Instant draft grades fun but meaningless
Numerous common sayings that have been around forever are flatout wrong. For instance, “time heals all wounds.” That’s only true in certain cases when time includes death. Because we know some folks never get over the hurt of old grievances and failed relationships, carrying that pain to the grave.
Washington’s team is on the clock entering the 2017 NFL draft, the first since supposed savior Scot McCloughan was fired as general manager. McCloughan’s twoyear stint spawned a phrase that grew in popularity as the team grew in credibility: “In Scot we trust.”
But that idiom turned out to be idiotic, like the one that declares words can never hurt you, only sticks and stones.
Putting faith in McCloughan meant putting belief in team owner Dan Snyder and team president Bruce Allen. Shame on us for doing so; the dud of a duo had fooled us way more than twice before McCloughan arrived.
Maybe we’re among the segment of people that can be snookered all the time.
Nevertheless, the NFL draft always brings renewed hope, a sense of excitement triggered by the unknown. Nevermind that plenty of gems can be found on the streets after the draft ends Saturday. One of the league’s all-time most notable undrafted players, Tony Romo, just entered the broadcast booth. Other stars deemed unfit for a pick still enjoyed NFL success, including Super Bowl hero Malcolm Butler, ninetime Pro Bowler Jason Peters and future
Hall-of-Famer Antonio Gates.
Washington uncovered a couple of undrafted nuggets in middle linebacker Will Compton, whose 60 tackles last season tied for second-most on the team, and halfback Robert Kelley, whose average gain per carry (4.2 yards) was equal to Arizona’s David Johnson, the league’s seventh-leading rusher.
Picking through the discard bin is great, like going on a scavenger hunt. Hitting a few surprises can impact the bottom line more than late-round finds, which are the equivalent of thrift shopping. Your team can brag forever if it rolls a Dak Prescott in the fourth or hits the Powerball on a Tom Brady in the sixth.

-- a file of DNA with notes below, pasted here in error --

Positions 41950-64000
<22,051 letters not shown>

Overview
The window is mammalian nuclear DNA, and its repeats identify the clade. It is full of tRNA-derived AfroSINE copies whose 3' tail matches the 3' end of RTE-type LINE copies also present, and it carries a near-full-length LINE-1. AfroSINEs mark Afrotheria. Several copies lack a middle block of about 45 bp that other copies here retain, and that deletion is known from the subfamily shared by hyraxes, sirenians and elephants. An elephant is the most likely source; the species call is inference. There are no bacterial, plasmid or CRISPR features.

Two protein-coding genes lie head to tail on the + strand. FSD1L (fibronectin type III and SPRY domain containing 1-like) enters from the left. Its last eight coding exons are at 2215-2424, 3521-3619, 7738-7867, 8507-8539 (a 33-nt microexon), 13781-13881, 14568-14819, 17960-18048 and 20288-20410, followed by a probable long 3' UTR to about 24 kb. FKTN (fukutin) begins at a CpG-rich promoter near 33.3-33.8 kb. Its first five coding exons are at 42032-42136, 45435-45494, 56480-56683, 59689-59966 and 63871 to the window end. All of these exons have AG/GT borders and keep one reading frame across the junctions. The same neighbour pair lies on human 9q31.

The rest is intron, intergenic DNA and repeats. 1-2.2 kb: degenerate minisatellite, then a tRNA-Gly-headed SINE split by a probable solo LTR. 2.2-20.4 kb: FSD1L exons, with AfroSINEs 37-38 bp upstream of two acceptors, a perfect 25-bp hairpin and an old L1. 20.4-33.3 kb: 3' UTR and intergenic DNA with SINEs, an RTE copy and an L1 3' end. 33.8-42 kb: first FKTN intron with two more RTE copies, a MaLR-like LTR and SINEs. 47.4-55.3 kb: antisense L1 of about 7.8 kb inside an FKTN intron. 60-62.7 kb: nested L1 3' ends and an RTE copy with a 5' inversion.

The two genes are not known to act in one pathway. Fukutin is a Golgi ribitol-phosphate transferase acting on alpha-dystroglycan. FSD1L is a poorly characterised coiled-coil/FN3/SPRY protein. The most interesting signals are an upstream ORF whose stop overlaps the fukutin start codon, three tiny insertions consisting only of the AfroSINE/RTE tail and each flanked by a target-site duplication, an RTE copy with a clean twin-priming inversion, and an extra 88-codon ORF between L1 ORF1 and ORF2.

Washington fans had reason to expect such success with McCloughan in the fold. But the short-lived era will go down as a blip on the franchise’s troubled journey since Snyder assumed ownership in 1999. Allen came aboard in 2010, and the public’s “no confidence” votes are only mounting.
The good news, though, is wins and losses are subjective on draft day. Much will be made of which player goes to Cleveland at No. 1 and who Allen and Co. take at No. 17 — assuming trades don’t make a mockery of the mocks. Every team’s haul will be analyzed and given a grade.
But the truth is, final scores are often a few years down the road, sometimes after players reach their third or fifth team.
You never would guess this, but Washington wasn’t half-bad in recent drafts before McCloughan. According to an article in The Washington Post and a formula created by Pro Football Reference, the franchise’s last five drafts have outperformed expectations. The assessment is based on the Approximate Value players should deliver, from the No. 1 overall pick all the way down to Mr. Irrelevant at draft’s end.
McCloughan’s class last year included first-round pick Josh Doctson, who played only two games. The rookies underperformed as a whole (-5.7 in AV), but each of the prior four classes posted positive numbers: +5.2 in 2015; +6 in 2014; +5.3 in 2013; and +29.4 in 2012.
Washington’s director of college scouting, Scott Campbell, has run things in Ashburn for the last several weeks. Selections will be the culmination of group discussions that created the draft board. Allen gets the final say on trades (and probably everything else when he sees fit).
Like Allen, Campbell is a longtime football man and son of a former NFL coach. I guess we shouldn’t hold the lengthy tenure with Washington — 17 years over two stints — against him. Six of Campbell’s seven first-round picks since 2006 were Pro Bowlers (Brandon Scherff, Robert Griffin III, Ryan Kerrigan, Trent Williams, Brian Orakpo and LaRon Landry).
We can rush to judgment all we want after the weekend. Campbell knows better and he’ll wait.
“It takes a couple of years to develop a class,” he told reporters this week. “People are saying the ’14 class had some success. Well, if I read articles and see what happened and what was said right after that draft, our grades in the mock drafts were not very good. It takes time.”
That brings to mind another popular saying that Skins fans pray is true, especially when they consider the front office shake-up, Kirk Cousins’ contract mess and Snyder’s continued presence:
“Good things come to those who wait.”
OK. But here’s hoping the Burgundy and Gold don’t need a Cubs-like 108 years after this draft.